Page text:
The impact of principal-agent conflicts on mergers and acquisitions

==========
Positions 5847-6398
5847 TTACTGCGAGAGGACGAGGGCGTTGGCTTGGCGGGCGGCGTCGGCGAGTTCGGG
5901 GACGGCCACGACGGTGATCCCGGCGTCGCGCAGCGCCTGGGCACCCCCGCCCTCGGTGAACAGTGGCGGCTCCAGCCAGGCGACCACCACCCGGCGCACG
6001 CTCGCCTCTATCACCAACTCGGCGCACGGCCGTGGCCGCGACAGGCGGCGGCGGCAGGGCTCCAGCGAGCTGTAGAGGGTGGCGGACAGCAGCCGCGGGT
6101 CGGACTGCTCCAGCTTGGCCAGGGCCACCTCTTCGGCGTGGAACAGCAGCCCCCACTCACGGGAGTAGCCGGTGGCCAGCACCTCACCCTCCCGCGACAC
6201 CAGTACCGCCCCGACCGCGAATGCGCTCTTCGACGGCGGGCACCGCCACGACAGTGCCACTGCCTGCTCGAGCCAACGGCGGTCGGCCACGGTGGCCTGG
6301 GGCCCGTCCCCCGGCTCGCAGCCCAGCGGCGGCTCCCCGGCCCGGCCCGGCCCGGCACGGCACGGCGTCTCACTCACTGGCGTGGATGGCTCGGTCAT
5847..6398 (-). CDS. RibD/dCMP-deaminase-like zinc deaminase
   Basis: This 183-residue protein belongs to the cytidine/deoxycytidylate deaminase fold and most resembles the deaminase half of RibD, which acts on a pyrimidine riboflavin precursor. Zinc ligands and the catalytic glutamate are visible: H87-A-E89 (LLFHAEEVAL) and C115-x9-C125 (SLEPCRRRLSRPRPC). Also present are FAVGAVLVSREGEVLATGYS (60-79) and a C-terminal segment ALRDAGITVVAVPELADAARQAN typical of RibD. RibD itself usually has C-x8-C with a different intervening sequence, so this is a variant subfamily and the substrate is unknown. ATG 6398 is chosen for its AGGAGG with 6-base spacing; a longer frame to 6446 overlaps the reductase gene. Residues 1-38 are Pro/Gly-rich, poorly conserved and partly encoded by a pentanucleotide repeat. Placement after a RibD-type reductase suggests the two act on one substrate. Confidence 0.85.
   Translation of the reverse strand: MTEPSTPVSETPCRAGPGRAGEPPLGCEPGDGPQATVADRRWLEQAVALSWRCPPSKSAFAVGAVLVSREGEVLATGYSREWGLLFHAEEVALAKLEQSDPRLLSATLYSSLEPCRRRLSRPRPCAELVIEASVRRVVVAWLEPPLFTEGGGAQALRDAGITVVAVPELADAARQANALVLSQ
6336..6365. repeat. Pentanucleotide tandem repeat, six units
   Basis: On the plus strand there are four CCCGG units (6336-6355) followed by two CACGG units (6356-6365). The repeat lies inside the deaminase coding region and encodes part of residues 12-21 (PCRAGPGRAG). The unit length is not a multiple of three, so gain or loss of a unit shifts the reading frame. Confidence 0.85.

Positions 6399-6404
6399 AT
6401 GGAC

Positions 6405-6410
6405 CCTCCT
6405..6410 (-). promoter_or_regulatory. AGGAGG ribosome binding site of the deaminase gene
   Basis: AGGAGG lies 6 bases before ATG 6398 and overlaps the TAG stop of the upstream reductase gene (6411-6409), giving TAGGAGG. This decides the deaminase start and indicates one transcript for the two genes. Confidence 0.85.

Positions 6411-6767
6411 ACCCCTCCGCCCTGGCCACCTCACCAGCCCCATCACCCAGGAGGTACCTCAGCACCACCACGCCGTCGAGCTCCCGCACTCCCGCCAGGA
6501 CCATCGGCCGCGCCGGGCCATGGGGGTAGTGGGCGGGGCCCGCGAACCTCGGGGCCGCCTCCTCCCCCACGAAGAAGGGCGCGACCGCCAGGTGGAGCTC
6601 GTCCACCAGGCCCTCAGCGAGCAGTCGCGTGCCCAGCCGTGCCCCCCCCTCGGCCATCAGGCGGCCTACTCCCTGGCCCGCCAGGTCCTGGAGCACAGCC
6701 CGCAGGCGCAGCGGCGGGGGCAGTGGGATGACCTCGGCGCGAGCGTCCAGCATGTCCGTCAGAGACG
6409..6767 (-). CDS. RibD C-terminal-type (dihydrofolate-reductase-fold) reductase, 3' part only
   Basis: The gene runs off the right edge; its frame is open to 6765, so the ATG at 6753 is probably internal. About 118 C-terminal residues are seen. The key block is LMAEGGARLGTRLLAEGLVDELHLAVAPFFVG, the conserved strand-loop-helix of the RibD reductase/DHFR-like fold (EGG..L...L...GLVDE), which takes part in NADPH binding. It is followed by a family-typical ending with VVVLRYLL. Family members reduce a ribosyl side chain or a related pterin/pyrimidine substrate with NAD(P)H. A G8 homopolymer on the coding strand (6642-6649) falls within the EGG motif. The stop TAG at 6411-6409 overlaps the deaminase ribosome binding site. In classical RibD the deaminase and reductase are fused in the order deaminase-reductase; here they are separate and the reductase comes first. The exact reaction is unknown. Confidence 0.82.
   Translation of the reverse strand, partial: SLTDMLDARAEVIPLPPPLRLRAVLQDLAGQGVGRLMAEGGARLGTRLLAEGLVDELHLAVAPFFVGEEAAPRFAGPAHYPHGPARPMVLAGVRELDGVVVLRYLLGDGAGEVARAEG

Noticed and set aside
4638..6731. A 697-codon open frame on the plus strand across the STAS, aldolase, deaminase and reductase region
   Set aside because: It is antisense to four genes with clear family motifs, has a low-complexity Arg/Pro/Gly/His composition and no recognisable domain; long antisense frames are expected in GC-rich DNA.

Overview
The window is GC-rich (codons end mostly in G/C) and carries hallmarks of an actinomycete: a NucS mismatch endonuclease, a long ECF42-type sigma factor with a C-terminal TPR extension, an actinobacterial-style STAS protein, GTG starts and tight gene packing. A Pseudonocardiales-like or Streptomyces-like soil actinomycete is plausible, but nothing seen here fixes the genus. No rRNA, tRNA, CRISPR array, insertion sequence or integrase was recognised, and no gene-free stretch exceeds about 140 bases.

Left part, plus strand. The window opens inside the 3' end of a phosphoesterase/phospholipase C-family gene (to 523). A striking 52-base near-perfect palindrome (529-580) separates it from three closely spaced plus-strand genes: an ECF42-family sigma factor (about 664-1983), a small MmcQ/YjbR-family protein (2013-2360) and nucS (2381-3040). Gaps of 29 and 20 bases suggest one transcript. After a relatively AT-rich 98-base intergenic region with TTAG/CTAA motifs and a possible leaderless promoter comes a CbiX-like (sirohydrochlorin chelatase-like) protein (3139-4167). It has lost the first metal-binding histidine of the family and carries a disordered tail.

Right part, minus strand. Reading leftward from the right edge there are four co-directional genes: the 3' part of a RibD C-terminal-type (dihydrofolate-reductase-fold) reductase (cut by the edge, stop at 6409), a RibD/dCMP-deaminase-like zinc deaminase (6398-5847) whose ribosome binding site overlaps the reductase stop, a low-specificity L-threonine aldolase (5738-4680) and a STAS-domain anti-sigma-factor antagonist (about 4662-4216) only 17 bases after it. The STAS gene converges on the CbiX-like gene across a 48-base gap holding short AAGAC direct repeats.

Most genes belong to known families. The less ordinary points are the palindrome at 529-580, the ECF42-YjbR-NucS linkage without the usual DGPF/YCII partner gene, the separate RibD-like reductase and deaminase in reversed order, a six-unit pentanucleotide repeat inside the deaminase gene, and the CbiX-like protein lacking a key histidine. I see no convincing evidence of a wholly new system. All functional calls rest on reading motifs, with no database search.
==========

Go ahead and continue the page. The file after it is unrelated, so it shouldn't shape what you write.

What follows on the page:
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I theoretically and empirically examine the role that principal-agent conflicts play in the division of merger gains. I model the choice between hostile and friendly takeovers and offer an explanation for the prevalence of friendly mergers between large acquirers and small targets. Negotiated mergers, by virtue of the ability to make side payments to the target manager, allow the target manager to be better compensated for his loss of private benefits while simultaneously mitigating the agency conflict in the bidder firm. The direct cost of the side payment is borne by the target shareholders, but they benefit indirectly from the bidding manager having an increased incentive to investigate takeover targets. When the private benefits accruing to the bidding manager are correlated with size, bidder shareholders grant the manager relative autonomy in negotiating small mergers and monitor large mergers more closely. The model generates specific predictions about the relation between principalagent conflicts of both the bidder and the target firm and the division of gains from mergers. Using a large sample of mergers and acquisitions announced in the 1990s, I examine the influence of a variety of corporate governance variables on takeover premiums. While hostile mergers and acquisitions were the central focus of attention in the 1980s, the 1990s were characterized by the dominance of friendly deals. Interestingly, the relationship between targets’ agency conflicts and takeover premiums in the 1990s differs distinctly from what earlier research found in studies of the 1980s takeover market. The main empirical results are: (i) powerful entrenched target CEOs and weak target shareholders reduce takeover premiums, (ii) a lower feasibility of side payments from the bidder to the target CEO increases target returns and decreases bidder returns, and (iii) bidder CEO private benefits from a merger decrease both bidder and target returns. These results are consistent with the predictions of the model where bidders provide side payments to target managers in return for lower takeover premiums in friendly deals. My results suggest that the impact of the target management’s entrenchment in an environment of friendly mergers differs from its role in hostile deals.